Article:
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P A C I F I C N E T S H O W-Col. Roy M. GUlick. JUSMC, of
Doyle'town, Pa., thanks Bobby Riggs, tennis star noW a navy
specialist 2nd class, for giving an exhibition before leatherneck
tennis fans at Pearl Harbor Marine barracks.
MARINES ON S A I PAN -These three Marines:'from
Connecticut are serving together on Saipan Island-left to right,
Sgt. Bernard C. Lusis of Bristol, Pfc. D. J. Flores of New Britain
and Pfc. Robert E. Polley of East Norwalk.
HOPE IS RESTORED:
Speech Difficulties Treated
With New Improved Methods
Overcoming speech difficulties re-
culting from auditory impediments
by the use of new and improved edu-
cational methods has been announc-
ed by the University Speech Clinic.
According to Dr. Ollie L. Backus
of the speech department, acting Di-
rector of the Clinic, very little has
been developed here that is basically
new. "What is new is the combina-
tion, the emphasis and the methods
used," she said.
The attitude and outlook of an
Senator Will Confess
LANSING, Dec. 8.-(A)-State Sen-
ator Chester M. Howell, Saginaw
Republican, made open court con-
fession today that he had accepted
graft, and offered to give State's tes-
timony against 12 co - defendants
named in a legislative graft conspir-
Dramatically, in a day of fast
moving developments in the Carr
Grand Jury investigating charges of
corruption in state government, How-
ell surrendered to the warrant, elec-
ted to "go to bat" and fight the case,
then two hours later changed his
mind and pleaded guilty.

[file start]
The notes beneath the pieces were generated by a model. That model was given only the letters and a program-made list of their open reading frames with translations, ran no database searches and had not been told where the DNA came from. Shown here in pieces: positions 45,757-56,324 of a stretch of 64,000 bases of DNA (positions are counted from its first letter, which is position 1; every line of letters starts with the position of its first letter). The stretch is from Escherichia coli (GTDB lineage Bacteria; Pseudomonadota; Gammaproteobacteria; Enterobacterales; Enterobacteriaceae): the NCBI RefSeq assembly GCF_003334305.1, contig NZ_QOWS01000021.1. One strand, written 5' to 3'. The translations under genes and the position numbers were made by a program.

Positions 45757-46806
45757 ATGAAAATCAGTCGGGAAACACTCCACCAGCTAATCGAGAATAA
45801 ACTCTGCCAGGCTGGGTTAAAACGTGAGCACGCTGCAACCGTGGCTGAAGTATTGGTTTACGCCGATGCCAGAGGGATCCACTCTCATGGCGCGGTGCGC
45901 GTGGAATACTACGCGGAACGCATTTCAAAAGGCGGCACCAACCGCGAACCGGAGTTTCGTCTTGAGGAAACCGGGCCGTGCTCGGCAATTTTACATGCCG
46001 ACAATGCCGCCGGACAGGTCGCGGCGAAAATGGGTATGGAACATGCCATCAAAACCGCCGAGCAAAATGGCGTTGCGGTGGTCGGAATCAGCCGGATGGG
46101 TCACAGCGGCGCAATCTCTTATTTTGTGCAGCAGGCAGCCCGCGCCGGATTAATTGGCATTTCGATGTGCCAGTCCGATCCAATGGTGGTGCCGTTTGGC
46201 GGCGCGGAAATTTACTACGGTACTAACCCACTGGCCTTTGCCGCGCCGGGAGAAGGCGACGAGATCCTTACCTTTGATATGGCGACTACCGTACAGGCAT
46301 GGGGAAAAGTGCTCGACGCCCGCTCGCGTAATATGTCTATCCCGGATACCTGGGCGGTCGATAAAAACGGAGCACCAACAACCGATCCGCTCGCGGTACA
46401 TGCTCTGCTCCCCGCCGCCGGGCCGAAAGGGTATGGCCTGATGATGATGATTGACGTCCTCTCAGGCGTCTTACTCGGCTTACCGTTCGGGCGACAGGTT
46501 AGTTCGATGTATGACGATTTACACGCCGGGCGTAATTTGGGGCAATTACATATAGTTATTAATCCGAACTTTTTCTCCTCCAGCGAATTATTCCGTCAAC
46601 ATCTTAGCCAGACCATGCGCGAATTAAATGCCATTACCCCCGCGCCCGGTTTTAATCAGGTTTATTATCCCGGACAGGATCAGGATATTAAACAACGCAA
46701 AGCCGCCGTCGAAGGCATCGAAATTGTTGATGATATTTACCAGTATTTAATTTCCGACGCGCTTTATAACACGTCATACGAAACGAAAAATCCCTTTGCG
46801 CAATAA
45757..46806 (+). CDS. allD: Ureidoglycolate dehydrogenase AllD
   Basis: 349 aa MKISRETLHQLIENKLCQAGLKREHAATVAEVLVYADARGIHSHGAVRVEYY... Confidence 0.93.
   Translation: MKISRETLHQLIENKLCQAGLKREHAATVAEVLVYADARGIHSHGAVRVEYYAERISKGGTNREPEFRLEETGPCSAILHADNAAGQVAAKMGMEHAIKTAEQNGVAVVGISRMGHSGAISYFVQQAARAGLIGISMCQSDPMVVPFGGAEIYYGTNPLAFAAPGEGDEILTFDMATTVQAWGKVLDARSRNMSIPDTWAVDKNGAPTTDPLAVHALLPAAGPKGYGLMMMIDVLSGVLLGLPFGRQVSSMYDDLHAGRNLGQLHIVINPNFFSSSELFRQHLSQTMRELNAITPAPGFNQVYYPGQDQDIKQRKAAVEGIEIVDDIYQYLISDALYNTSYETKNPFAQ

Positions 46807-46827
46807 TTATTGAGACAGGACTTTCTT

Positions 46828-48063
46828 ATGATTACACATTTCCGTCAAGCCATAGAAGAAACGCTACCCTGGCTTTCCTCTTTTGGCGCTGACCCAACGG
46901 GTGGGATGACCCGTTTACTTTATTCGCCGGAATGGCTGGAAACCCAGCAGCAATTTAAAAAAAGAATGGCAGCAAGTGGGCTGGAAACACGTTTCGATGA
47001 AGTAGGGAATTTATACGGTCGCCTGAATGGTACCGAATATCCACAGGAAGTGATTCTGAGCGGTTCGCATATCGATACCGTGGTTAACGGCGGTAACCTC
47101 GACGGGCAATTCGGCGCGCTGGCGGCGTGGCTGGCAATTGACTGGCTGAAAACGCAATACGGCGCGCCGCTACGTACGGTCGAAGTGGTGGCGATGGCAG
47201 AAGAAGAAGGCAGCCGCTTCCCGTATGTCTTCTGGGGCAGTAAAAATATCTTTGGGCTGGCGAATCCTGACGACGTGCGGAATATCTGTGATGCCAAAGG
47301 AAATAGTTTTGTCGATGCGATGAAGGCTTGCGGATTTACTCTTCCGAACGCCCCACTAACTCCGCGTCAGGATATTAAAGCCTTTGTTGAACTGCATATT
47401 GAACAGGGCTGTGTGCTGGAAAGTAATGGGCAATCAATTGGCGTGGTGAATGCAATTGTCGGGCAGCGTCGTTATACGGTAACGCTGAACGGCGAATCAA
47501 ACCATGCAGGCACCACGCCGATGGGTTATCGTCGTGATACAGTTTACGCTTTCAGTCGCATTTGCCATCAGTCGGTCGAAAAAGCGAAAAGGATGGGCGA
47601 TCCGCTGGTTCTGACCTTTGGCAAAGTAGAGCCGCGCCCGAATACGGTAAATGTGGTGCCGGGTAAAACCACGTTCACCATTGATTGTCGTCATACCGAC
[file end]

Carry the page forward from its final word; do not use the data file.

Special Prosecutor Kim Sigler ac-
Wompanied him into the court as
Howell, a respected legislative figure
and leader among his colleagues for
16 years, slowly read into the court
record this prepared statement:
"I realize I have made mistakes, as
have others in the Legislature-past,
and present, too.
"I know that the finest contribu-
tion I can make for good government
after all my legislative experience is
to frankly admit my mistakes and
help clean up graft in our state
"I know I owe this to my family,
of which three of our four children
are in the service of our country.
individual who starts the six weeks
intensive program of rehabilitation at
the Clinic, Dr. Backus explained, are
regarded with as much importance
as the training of the voice. "More
mental. hygiene is needed by these
folks who have to live in and adjust
to a hearing world. The hard of
hearing have lost many of the things
which are so commonplace that we
take them for granted."
Young and old pupils alike come
to the Clinic with a pessimistic at-
titude, but they soon gain a new faith
in themselves partly because rehabil-
itation includes actual demonstra-
tions of living itself. The Clinic has
a club in which officers are elected
every week, and there is plenty of
committee work calling for reports.
Skating parties are organized and a
social program is held every week.
Trainees in the University Clinic
are taught to use both lip reading
and the mechanical hearing aid.
Greater flexibility is obtained and
more normal speech results from the
use of this combination.
Poor Hearing Utilized
Often an individual can under-
stand voice melody or get the di-
rection of the speaker, although there
is not enough hearing ability to un-
derstand speech. "If a person has
only 10, 15, or 25% of normal hear-
ing, there is no sense in allowing
that fraction to remain dormant and
unused. Common sense alone sug-
gests that these people even more
than the normal individual, needs
have. The mere purchase of a hear-
ing aid will not hip them. They
to make efficient use of what they
must have training in amplification
of speech before they are ready even
to consider the use of a hearing aid.
Only after such instruction will an
individual hearing aid be useful."
Johnson To Conduct